The Financial Planning Association of Australia (FPA) has “broadly” welcomed the Financial Services Council (FSC’s) white paper and its goal to reduce the cost of providing advice.
The FSC released its ‘White Paper on Financial Advice’ earlier this week, which offered a blueprint to reducing the cost of advice by 37%.
Dante De Gori, FPA chief executive, said the white paper closely aligned with the FPA’s five-year ‘Affordable advice, sustainable profession’ policy-platform roadmap.
“The FPA broadly welcomes the release of the FSC’s white paper and its goal to reduce the cost of providing financial advice, allowing financial planners to spend more time with new and existing clients,” De Gori said.
“We thank the FSC for engaging with the FPA through their green paper process and picking up many of the same themes and recommendations that the FPA made 18 months ago.
“Further, we commend the FSC on listening to the concerns of the FPA in relation to a number of their proposals which would have added substantial cost and complexity to the delivery of affordable advice to Australian consumers.”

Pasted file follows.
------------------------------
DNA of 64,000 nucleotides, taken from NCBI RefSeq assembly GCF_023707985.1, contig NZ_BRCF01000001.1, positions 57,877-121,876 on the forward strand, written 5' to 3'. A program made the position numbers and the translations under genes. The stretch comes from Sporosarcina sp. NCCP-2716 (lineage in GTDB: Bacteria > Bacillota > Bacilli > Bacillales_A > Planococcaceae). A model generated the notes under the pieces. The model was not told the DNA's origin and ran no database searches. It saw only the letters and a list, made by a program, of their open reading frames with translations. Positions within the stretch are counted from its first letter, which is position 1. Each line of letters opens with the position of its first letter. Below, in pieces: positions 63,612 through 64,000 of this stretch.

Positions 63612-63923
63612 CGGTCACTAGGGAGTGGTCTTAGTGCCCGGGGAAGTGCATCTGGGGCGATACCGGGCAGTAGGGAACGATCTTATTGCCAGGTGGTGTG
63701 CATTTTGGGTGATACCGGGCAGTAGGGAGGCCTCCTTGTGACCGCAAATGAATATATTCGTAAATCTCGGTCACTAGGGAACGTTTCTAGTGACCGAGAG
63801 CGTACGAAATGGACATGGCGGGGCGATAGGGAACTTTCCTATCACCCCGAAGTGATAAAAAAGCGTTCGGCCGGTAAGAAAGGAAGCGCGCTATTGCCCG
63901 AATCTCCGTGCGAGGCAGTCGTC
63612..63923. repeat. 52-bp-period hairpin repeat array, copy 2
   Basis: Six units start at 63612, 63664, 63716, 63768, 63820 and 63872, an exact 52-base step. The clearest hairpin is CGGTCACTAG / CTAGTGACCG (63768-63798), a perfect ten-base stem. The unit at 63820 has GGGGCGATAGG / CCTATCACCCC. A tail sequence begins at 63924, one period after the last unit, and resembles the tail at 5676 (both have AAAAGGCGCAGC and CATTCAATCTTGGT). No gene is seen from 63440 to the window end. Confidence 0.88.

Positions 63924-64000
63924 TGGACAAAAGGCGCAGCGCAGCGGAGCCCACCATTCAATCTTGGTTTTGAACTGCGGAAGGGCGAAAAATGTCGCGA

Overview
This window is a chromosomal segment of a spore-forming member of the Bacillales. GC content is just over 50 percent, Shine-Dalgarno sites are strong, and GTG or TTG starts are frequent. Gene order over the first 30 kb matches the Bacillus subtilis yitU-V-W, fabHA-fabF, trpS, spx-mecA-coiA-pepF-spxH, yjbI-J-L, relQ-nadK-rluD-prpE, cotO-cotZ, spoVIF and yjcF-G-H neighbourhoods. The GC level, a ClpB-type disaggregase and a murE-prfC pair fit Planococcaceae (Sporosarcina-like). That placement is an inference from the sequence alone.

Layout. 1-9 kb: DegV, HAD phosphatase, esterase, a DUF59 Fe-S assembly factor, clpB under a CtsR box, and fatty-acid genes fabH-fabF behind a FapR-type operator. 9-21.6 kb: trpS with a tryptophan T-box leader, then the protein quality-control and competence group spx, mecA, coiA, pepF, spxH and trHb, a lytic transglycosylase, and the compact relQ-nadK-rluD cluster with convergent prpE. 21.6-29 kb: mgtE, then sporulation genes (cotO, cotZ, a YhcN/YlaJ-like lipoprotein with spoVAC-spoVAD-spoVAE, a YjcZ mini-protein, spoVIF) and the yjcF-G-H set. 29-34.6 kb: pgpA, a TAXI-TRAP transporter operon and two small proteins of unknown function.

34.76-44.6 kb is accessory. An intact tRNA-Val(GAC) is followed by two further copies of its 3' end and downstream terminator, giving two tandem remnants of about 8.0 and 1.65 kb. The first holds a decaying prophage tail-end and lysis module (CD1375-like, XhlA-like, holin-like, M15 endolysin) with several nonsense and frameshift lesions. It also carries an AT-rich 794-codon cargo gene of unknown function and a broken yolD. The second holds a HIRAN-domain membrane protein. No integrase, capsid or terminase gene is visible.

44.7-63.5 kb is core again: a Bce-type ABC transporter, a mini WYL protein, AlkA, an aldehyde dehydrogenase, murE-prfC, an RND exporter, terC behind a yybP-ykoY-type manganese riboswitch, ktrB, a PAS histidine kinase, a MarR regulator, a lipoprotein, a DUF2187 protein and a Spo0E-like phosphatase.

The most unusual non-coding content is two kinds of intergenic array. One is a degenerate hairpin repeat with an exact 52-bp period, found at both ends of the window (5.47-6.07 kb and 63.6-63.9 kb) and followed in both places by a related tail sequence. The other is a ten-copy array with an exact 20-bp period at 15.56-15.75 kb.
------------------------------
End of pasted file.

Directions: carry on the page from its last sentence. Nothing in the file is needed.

De Gori said the white paper demonstrated the FSC’s commitment to collaborating on the discussion putting advice delivery back in the hands of professional financial planners and in the reach of all Australian consumers.
“The financial planning profession will now benefit from a stronger and unified representative voice on the issues most critical to them,” De Gori said.
“With the Government’s intention to introduce a single set of standards for the financial planning profession, we believe now is also the time to prioritise the establishment of a principles-based professional and ethical advice model, as opposed to the current ‘tick-a-box’ rules based approach to compliance under the existing regulatory framework.”
De Gori said the next step to ensure the success of the proposed single disciplinary model and a principles-based professional advice model was to create a true professional registration model, which the FPA recommended in its platform.
“The creation of a personal obligation to register is an essential component of any professional framework and this is essential to achieving the outcomes the FPA and FSC have recommended in our respective policy visions,” De Gori said.
“The FPA looks forward to continuing discussions with the Government and regulators to identify opportunities to continue to build a thriving profession.
“As part of FPA’s ongoing advocacy efforts, progress has already been made on a number of fronts including the single disciplinary body, single registration, single set of fees, single set of professional standards, professional registration, access to data, tax deductibility of advice fees, insurance advice fees and more.”